2-19: "The ‘I Don’t Know’ Leader" - Rick Brim

RichardBrim.jpg

"The ‘I Don’t Know’ Leader"

Rick Brim is the Chief Creative Officer of Adam&Eve/DDB - one of the world’s most creative companies.  

Rick is down to earth, self reflective, supportive and passionate. He cares a lot.

Adam&Eve/DDB are perhaps most famous for the annual John Lewis Christmas campaign that produces one of the standout commercials of the year. For this and for many other reasons, they generate high praise and enormous attention. 

Which brings with it the other side of success. Expectation.

That’s when the pressure of leadership really shows up.  

This episode is called “The ‘I Don’t Know’ Leader”.


Three Takeaways

  • Give everyone the opportunity to make a difference.

  • Focus on the group dynamic.

  • Ultimately take responsibility.


"FEARLESS CREATIVE LEADERSHIP" PODCAST - TRANSCRIPT

Episode 2-19: "The ‘I Don’t Know’ Leader" - Rick Brim

Hi. I’m Charles Day. And this is ‘Fearless’.

Before we start this week’s show, I have news.

If you’ve listened to this podcast before, you know my views on the importance of unlocking creativity in the business world. 

I don’t think creativity is valuable to modern businesses. I think it is essential. It is the power that drives all of the world’s most extraordinary companies. 

Th good news is that creativity exists inside every company. But why is it that some are much better at unlocking its power than others?

What makes these companies more innovative, and more agile than their competitors?

What makes them more valuable? Why do they attract talent magnetically? Why do their clients and customers see them as essential? How do they change expectations?

As I got to know many of the world’s most creative companies from the inside, I started to recognize that the very best of them were all using the same practices and principles. Some by design. Some through instinct. 

In every case, these practices and principles were customized and had become part of the company’s culture. But when you stripped away the customization, it became clear that these companies were built and operating on the same sets of practices and principles. They were doing the same things.

This realization was game-changing for me. Now, I could articulate why some companies were more creative and more valuable than others. And more importantly, I could see that it wasn’t simply because they had better talent. It was because they did the right things and did them better. 

Most companies still believe that the answer to the question, ‘How do we become more creative?’ is ... find better creative talent. 

Talent is critical. Of course. But today, the most creative companies in the world don't separate the ‘creatives’ from the rest then cross their fingers and hope that something magical comes from that side of the building.  Instead, they unlock creativity from every corner of the organization. 

And that attracts even better talent, which makes the company more creative. And so, the virtuous circle begins.

And as I started to capture all this, I came to three conclusions.  

First, that every business has vast reservoirs of creativity sitting within it, and the best companies are able to unlock it better than everyone else.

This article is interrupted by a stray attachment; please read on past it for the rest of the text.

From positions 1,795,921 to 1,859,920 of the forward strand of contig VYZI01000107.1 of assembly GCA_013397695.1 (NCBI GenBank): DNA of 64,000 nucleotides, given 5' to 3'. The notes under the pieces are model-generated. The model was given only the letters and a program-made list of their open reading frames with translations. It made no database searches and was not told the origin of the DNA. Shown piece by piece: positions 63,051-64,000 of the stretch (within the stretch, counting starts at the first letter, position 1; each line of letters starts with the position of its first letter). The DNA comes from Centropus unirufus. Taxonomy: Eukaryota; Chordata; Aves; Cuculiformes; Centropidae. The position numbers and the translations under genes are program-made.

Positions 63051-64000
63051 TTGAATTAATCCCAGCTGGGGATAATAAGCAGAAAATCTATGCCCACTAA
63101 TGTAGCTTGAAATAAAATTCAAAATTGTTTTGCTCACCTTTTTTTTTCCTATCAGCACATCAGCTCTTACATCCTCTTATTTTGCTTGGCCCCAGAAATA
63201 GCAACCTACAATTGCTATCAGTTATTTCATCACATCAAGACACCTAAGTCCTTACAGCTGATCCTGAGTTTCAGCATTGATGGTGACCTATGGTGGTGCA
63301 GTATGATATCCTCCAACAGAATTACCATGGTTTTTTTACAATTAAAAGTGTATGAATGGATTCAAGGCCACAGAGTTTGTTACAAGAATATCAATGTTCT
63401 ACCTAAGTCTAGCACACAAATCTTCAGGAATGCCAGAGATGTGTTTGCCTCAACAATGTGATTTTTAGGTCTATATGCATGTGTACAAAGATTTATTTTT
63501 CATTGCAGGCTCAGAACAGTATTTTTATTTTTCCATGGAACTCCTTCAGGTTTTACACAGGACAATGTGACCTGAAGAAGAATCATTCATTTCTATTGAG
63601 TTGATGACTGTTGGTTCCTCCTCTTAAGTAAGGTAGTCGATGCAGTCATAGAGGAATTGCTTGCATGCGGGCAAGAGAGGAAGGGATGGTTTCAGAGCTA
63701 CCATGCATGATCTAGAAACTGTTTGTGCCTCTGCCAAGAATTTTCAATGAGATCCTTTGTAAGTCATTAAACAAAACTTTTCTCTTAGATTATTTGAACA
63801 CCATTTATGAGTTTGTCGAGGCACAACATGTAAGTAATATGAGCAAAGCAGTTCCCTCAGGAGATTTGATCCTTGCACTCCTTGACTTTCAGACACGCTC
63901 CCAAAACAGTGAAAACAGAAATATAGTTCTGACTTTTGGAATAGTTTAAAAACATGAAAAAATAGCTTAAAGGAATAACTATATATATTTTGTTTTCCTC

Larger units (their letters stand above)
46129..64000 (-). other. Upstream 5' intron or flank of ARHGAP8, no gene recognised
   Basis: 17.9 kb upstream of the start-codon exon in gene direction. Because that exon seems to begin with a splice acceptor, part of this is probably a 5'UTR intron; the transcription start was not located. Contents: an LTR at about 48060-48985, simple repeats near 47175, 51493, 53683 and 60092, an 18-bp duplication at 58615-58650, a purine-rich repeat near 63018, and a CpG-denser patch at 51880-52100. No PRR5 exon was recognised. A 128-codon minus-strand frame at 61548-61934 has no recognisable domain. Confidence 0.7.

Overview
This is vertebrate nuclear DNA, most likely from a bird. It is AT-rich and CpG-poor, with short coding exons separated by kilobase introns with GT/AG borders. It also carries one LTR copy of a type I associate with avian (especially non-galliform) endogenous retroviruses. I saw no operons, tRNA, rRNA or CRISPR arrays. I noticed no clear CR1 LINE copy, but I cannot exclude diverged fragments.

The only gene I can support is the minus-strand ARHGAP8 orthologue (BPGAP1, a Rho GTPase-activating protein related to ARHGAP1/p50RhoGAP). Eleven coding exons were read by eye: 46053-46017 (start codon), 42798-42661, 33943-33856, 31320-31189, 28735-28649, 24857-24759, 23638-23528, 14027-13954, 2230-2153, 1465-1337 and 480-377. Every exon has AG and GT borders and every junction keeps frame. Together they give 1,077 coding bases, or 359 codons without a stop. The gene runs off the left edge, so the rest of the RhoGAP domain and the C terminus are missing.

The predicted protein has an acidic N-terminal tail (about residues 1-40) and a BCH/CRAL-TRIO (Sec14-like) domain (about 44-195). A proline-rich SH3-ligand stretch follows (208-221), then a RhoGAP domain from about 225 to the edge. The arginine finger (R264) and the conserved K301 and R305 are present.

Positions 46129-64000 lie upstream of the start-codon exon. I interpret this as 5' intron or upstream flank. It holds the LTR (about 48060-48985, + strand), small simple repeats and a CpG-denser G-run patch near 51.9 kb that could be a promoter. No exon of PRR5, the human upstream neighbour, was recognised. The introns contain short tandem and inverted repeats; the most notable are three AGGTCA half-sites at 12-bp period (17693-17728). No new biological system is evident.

Second, that these companies use consistent principles and practices to do this, and that creates sustained success, which allows them to attract better talent than their competitors.

And third, and most importantly, that these practices and principles - the things that determine whether a company is able to maximize its own creativity potential -  could be identified and measured.

And once you can measure a company’s potential for creativity, and identify where that potential is being blocked or wasted, then you can unlock it.

And so, for the last two years we’ve been working with a team of organizational psychologists and data visualization experts to develop a way to measure and unlock a company’s creativity.

And I’m proud to announce that it’s now officially launched.

It’s called UCx - for unlock creativity exponentially. 

UCx is a unique, scientifically designed diagnostic that will measure any company’s creativity and provide actionable recommendations for quickly unlocking a great deal more.

We’ve attracted some serious partners - Lori Bradley who is now the global head of talent for United Airlines; Tellart, one of the world’s leading data visualization companies who have brought the presentation of UCx to life in a way that allows UCx to tell the story that’s revealed by the data in a highly visual and actionable way, and Van Dusen Consulting who have helped to develop over two thousand diagnostic tools and who have taught us a lot about the science behind extracting valid data from within organizations. 

We’ve taken the UCx tool through a rigorous beta program. We’ve been told by one renowned industry leader that it’s the most valuable external process their company has ever undertaken.

If you’re interested in finding out more, go to unlockcreativity.com  or email curious@unlockcreativity.com.  Or you can email me directly and I’ll connect you with the right people. And if you’re one of the first ten to email, we’ll set up a personalized demonstration for you.

This is a big moment for us. UCx is the aggregation of a lot of practical experiences, a great many conversations and a lot of thinking. I hope you’ll take a moment and visit the website.

Thanks. 

And now on with this week’s show.


Rick Brim is the Chief Creative Officer of Adam&Eve/DDB - one of the world’s most creative companies.